Plantings of Virginia peanuts have been on the decline, but for the first time in several years industry analysts expect that to change.
Virginia peanut growers anticipate a 6.6 percent increase in their harvest this year, totaling 78 million pounds.
According to the Virginia Department of Agriculture and Consumer Services, Virginia farmers intend to plant more peanuts, oats and hay this year, but less cotton, tobacco, winter wheat and soybeans. Corn acreage is unchanged.
The Virginia Department of Agriculture and Consumer Services (VDACS) announced that 2014 was a record-setting year for Virginia peanut growers.
The Virginia Department of Agriculture and Consumer Services (VDACS) is hosting a Virginia Pavilion at the Winter Fancy Food Show, January 11-13, 2015, at the Moscone Center in San Francisco, California.
Shelley and Joe Barlow and their son, Joey, grow about 400 acres of cotton. On a particularly good day, they can harvest about 50 acres.
The Illuminate Light Show & Santa’s Village, which will open Nov. 14 and run through Jan. 3, 2015, is a holiday light display created with nearly a million LED lights and set to music.
Virginia peanut growers are hoping this year’s crop will be 26 percent larger than last year’s, a great recovery from recent years of low production.
Competitions are a time-honored tradition at fairs across the country, and the State Fair of Virginia is no exception.
All across Virginia’s Fourth District sit small hubs of creativity and innovation. The average person probably knows little about the nuances that go on inside their doors. From the outside, the buildings look quiet, a few shrubs surrounding the company signs and the walkways leading up to the entrances.
Virginia’s peanut farming roots are plenty deep. The first commercial crop of peanuts in the United States was actually produced in 1842 in Southeast Virginia.
Severe thunderstorms and even a minor tornado rolled through parts of Southeast Virginia the week of July 6, causing property damage in the region. Hail and high winds associated with the storms also damaged crops on some farms.
The Virginia Department of Agriculture and Consumer Services (VDACS) is hosting a Virginia Pavilion at the Summer Fancy Food Show, June 29–July 1, 2014, at the Jacob Javits Convention Center in New York City.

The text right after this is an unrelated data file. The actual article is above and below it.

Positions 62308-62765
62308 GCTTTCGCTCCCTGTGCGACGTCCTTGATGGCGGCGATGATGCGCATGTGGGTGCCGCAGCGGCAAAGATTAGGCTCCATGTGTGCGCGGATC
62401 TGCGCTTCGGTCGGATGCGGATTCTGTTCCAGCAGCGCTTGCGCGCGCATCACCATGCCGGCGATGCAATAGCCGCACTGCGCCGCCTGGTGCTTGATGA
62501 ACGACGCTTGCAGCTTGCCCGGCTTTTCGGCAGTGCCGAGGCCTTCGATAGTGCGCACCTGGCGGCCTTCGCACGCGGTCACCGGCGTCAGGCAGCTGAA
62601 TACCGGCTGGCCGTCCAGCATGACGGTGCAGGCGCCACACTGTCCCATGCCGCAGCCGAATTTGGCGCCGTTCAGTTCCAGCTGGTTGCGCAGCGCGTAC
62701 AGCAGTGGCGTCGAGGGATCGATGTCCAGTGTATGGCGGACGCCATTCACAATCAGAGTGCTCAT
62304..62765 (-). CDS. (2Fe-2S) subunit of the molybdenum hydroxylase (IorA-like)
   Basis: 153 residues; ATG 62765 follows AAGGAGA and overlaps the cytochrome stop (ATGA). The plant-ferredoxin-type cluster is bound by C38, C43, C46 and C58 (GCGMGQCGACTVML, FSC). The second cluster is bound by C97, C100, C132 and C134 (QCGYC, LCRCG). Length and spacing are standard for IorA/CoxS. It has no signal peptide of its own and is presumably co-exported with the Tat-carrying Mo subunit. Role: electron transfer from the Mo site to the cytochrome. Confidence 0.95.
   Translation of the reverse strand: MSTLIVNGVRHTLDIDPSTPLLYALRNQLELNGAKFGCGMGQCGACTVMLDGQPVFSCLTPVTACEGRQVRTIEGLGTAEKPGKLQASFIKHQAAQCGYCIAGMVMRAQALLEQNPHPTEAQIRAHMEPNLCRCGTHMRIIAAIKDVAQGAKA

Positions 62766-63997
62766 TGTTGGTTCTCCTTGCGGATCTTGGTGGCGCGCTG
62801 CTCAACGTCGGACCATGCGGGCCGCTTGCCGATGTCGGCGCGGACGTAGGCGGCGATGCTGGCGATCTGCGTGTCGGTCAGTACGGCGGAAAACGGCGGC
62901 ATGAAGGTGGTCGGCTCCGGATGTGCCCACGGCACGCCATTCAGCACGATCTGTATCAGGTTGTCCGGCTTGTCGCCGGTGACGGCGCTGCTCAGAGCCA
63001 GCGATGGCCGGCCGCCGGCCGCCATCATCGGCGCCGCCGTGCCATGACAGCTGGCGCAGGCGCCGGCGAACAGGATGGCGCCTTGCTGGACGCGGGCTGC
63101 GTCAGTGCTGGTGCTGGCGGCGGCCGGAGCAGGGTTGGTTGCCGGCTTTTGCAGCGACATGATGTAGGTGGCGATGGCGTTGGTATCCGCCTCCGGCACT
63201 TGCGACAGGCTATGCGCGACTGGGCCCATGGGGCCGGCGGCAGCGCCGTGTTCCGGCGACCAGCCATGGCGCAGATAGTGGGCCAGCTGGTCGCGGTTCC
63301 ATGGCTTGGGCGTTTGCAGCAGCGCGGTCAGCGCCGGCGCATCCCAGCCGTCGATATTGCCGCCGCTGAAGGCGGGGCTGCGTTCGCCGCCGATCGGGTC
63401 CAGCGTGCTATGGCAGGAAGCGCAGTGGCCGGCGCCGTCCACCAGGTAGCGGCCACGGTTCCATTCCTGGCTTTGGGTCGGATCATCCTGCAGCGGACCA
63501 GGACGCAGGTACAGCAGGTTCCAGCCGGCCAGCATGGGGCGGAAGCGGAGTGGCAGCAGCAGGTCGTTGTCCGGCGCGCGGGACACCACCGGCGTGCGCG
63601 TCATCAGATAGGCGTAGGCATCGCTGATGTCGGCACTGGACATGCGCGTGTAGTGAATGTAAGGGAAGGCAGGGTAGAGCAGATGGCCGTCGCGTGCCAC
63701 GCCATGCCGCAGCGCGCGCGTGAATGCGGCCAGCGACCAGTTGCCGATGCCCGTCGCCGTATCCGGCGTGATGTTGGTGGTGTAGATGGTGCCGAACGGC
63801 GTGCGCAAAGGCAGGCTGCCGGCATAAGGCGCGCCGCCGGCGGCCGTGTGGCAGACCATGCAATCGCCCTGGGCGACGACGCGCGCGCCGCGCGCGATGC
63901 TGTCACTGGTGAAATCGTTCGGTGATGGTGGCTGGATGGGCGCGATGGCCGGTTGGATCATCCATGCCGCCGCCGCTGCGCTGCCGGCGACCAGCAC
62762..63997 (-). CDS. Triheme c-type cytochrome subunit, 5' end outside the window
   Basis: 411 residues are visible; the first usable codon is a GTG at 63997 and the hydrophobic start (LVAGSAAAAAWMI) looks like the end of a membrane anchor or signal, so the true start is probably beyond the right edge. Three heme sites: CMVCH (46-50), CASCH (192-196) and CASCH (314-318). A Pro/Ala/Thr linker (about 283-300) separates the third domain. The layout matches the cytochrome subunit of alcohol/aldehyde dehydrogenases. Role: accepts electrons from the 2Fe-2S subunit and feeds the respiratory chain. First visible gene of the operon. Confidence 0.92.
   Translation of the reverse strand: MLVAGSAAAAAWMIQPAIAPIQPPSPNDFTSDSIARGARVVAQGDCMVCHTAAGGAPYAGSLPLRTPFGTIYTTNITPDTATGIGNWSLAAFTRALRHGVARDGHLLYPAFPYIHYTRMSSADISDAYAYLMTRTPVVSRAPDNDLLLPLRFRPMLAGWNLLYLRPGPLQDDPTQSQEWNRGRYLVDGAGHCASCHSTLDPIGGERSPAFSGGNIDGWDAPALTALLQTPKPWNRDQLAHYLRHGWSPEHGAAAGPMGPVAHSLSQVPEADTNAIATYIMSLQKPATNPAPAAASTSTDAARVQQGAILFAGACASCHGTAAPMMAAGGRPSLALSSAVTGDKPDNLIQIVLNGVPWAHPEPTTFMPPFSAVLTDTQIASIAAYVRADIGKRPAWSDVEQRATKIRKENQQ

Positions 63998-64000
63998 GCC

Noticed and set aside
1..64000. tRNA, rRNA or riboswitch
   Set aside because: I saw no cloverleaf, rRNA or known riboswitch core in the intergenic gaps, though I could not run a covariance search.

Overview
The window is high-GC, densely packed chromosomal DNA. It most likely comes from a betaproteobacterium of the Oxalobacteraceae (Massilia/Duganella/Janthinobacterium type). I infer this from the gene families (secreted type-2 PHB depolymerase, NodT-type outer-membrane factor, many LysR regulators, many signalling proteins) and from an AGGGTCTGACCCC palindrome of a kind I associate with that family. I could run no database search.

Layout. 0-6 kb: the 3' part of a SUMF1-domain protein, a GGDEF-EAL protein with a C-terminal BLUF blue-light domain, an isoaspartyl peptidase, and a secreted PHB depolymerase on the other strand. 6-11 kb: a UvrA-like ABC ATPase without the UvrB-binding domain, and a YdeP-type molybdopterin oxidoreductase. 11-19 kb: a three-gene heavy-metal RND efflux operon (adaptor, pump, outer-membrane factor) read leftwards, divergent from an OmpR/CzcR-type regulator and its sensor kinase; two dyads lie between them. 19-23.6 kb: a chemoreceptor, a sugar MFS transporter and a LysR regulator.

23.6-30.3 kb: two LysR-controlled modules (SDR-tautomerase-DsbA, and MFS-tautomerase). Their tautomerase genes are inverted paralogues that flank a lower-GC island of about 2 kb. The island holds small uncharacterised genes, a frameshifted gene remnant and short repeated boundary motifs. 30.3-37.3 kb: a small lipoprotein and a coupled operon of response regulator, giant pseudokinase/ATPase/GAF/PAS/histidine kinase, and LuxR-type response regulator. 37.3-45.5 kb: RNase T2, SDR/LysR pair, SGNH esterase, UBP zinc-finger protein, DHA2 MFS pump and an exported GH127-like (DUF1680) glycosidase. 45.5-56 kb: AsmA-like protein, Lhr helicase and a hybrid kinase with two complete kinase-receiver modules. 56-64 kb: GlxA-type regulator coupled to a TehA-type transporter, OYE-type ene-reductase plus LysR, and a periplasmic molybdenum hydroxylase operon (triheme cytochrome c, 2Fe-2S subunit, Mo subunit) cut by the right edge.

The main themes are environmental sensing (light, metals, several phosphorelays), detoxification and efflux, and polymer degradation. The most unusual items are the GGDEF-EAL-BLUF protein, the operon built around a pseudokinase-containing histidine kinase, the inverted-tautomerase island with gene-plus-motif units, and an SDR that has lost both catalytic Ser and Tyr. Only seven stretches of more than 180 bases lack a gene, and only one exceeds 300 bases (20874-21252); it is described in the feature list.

“Country roads, take me home.” Many people remember the popular song by John Denver, but not everyone remembers to watch out for slow-moving farm vehicles on those country roads at this time of year.
After a cold and wet early spring, Virginia farmers are ready to get their crops in the ground. Corn plantings across the state are behind schedule. Cotton and peanut producers are expecting to plant more acres this year, while producers of other major row crops are pulling back a bit.
The Virginia Department of Agriculture and Consumer Services announced today that Virginia’s corn producers intend to decrease acreage in 2014 to 500,000 acres.
Virginia is a key farm export state, with trade offices in eight locations around the world. The newest one opened last fall in Canada, which imported $205 million in Virginia farm products in 2012 and is Virginia’s second-largest export market behind China.
The Virginia Department of Agriculture and Consumer Services (VDACS) is hosting a Virginia Pavilion at the Winter Fancy Food Show, Jan. 19-21, at the Moscone Center in San Francisco.
The Virginia Department of Agriculture and Consumer Services announced today that Virginia’s corn yield as of November 1 is estimated to be 150 bushels per acre, a record for the state. If realized, this yield is up 5 bushels per acre from the previous forecast.
The Virginia Department of Agriculture and Consumer Services announced today the start of distribution of USDA Conservation Reserve Program (CRP) annual rental payments to participants across the country.
The last available crop forecast from the U.S. Department of Agriculture are dated Sept. 30, right before the congressional budget impasse shut down non-essential parts of the federal government.